In my opinion, Maud is an evil woman.

A few years back I rented a documentary about the comedian Jerry Seinfeld. It was perhaps the best introduction to teaching I ever saw. The film chronicled his year-long attempt to work up a new stand-up act. After his success on television, he just wanted to see if he still had it, so he began building up an act from scratch. He would write a few jokes every morning and then test them at various comedy clubs around the country. He wasn't even on the bill. He'd just walk on stage after all of the headliners and do five to ten minutes of the new material.

Watching the film I was struck by how similar his process was to teaching new texts or courses. Seinfeld would do a bit, it would work or bomb, and then he would start to tinker with it: change the timing, add an element that was not there before. Sometimes a joke just wouldn't work and he didn't know why. One he tried dozens of times. He thought it was great, but he could never get a laugh so he finally pitched it. Week after week he added and changed things until he had 20 minutes of good material, then 45 minutes. By year's end he could do a 90-minute set.

And that's not too dissimilar from my approach to teaching. It makes no difference how well I plan the assignments, schedule or syllabi. Until I've tried to teach something before live students, I don't have a clue whether it will work. Of course I'm trying to get people to think and Seinfeld is trying to get people to laugh, but it's the same process. I try stuff and then change the timing. I add an element and even reluctantly pitch out stuff I love but doesn't work. A course is never perfect; I'm always tweaking it. I hate to admit that there's a performative aspect to teaching, but there is. It's about 50 percent of the job.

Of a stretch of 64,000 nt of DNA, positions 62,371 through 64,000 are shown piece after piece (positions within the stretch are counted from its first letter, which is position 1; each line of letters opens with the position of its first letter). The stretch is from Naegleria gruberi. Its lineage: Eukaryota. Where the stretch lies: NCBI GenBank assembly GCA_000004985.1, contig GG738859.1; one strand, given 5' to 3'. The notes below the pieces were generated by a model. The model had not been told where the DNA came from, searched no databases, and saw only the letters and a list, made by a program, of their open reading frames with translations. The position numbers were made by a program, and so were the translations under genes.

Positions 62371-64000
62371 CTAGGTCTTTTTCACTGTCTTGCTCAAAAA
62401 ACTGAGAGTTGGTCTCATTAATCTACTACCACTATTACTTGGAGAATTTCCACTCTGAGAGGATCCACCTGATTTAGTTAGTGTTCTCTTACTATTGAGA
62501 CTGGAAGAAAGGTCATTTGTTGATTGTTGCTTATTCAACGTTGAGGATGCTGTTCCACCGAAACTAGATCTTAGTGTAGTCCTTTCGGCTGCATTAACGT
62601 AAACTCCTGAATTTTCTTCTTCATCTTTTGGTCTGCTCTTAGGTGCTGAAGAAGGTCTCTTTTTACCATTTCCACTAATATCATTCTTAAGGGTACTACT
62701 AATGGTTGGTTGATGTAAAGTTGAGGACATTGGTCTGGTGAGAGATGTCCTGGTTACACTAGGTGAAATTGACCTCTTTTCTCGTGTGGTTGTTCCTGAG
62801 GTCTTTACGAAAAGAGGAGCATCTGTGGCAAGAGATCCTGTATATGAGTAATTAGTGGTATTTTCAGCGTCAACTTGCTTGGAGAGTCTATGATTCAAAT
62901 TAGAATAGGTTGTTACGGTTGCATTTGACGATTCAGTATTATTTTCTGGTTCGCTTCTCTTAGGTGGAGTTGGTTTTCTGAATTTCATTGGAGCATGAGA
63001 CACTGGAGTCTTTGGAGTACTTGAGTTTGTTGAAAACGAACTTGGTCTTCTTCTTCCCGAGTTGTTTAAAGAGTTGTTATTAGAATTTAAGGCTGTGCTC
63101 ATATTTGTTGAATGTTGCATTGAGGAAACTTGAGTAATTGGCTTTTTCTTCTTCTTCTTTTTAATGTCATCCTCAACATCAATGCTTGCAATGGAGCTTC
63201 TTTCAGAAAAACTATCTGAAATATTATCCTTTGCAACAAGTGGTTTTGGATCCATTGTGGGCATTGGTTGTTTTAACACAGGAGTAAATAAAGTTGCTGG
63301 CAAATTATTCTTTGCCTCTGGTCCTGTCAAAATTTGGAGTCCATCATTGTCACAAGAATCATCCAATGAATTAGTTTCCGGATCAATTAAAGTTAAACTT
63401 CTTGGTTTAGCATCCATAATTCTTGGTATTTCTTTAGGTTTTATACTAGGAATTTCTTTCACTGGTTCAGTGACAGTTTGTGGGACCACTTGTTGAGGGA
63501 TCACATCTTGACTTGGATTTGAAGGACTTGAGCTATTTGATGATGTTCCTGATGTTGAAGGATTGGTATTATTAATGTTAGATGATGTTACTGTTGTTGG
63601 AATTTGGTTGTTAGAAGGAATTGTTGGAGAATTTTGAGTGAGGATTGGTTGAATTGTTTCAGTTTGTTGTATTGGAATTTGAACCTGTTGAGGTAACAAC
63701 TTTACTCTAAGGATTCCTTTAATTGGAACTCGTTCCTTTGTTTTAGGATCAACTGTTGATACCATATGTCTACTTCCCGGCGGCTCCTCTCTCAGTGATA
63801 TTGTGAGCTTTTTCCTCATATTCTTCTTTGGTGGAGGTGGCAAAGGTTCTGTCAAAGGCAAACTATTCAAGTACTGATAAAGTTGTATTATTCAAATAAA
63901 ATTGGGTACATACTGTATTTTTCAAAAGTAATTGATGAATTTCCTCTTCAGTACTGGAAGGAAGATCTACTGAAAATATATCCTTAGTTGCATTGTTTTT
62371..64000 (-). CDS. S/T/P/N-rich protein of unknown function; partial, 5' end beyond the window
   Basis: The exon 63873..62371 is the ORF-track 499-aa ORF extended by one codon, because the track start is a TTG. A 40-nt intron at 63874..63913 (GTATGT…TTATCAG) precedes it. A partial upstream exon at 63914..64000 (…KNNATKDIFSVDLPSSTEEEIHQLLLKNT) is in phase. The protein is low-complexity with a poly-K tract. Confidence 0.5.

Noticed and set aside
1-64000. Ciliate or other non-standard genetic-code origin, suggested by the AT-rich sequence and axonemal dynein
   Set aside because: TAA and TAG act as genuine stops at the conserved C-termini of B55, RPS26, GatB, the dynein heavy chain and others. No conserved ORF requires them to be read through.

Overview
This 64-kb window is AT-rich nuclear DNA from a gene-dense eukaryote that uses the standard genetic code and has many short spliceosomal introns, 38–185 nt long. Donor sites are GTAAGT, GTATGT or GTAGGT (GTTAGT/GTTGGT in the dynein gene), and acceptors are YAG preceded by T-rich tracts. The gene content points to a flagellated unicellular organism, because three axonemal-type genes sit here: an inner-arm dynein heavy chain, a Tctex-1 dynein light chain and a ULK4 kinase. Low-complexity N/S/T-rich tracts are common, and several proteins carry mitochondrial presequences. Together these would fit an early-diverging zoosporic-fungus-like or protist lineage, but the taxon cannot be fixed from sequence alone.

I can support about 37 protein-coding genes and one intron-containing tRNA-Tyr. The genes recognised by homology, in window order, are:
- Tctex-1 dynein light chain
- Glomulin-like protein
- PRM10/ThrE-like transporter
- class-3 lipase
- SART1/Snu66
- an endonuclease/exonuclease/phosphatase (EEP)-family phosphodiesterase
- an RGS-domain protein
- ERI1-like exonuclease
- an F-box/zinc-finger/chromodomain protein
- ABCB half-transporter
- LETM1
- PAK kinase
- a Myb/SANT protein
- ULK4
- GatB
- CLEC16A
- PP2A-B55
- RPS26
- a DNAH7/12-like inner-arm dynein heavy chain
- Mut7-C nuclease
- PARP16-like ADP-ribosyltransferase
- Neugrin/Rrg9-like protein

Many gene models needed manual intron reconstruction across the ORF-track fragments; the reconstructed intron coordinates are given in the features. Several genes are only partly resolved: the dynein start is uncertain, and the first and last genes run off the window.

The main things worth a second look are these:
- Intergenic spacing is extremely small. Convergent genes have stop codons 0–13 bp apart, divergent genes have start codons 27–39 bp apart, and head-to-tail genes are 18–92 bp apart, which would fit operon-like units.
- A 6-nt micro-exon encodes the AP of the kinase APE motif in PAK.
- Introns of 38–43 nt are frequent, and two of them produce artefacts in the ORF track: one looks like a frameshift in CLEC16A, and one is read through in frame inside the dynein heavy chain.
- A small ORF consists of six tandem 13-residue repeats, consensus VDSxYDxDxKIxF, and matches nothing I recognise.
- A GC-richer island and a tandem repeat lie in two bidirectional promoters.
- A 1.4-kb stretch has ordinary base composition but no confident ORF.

Sometimes the devices used in comedy have a direct application. My 11:30 section of the senior seminar this semester is not a particularly talky group. A lot of the energy has to come from me, which is draining, but that's just the way it's going to be with this group. Now when you get a class like this, you need to constantly break the rhythm or you'll lose them. You have to resort to gimmicks (staged debates, instant polls, whatever--anything to change the dynamic). So yesterday I found myself using an old comedic tradition: the call back.

I start a lot of days with a poem, so I read them Stevie Smith's "Emily Writes Such a Good Letter." It's a droll little poem, written in the voice of an upper middle class British woman who is revealing more about her narrow-minded self than she realizes:

Yes, I remember Maurice very well
Fancy getting married at his age
She must be a fool

You knew May had moved?
Since Edward died she has been much alone.

It was cancer.

No, I know nothing of Maud
I never wish to hear her name again
In my opinion Maud
Is an evil woman...

After reading the poem, I said a few words about why I admired it. I like the way it employs pathos and dark humor. I also like how it uses prosaic and banal language, but twists it just enough to evoke the pretence and loneliness of the narrator's life. Then we turned to our discussion of The Crito. We had a reasonably good debate about what constituted justice and a citizen's moral obligation to his or her society. At certain points, however, when the discussion began to flag, I'd just stare into the middle distance, wait until everyone was looking at me, and, appropos of nothing, say, "In my opinion, Maud is an evil woman."

I did this about two or three times. It was amazing how it changed the dynamic in the room. It was like rapping the lectern and saying "wake up, pay attention," but in a more gentle way. As any good comedian knows, you can go to the call back too often. Less is more. Still, it worked. At least it did yesterday.


TXC said…
I'm very interested to hear your comments on the poem read by Elizabeth Alexander during the inauguration ceremony yesterday. Her delivery was not that strong, but a poem should not be judged on the basis of a particular reading.

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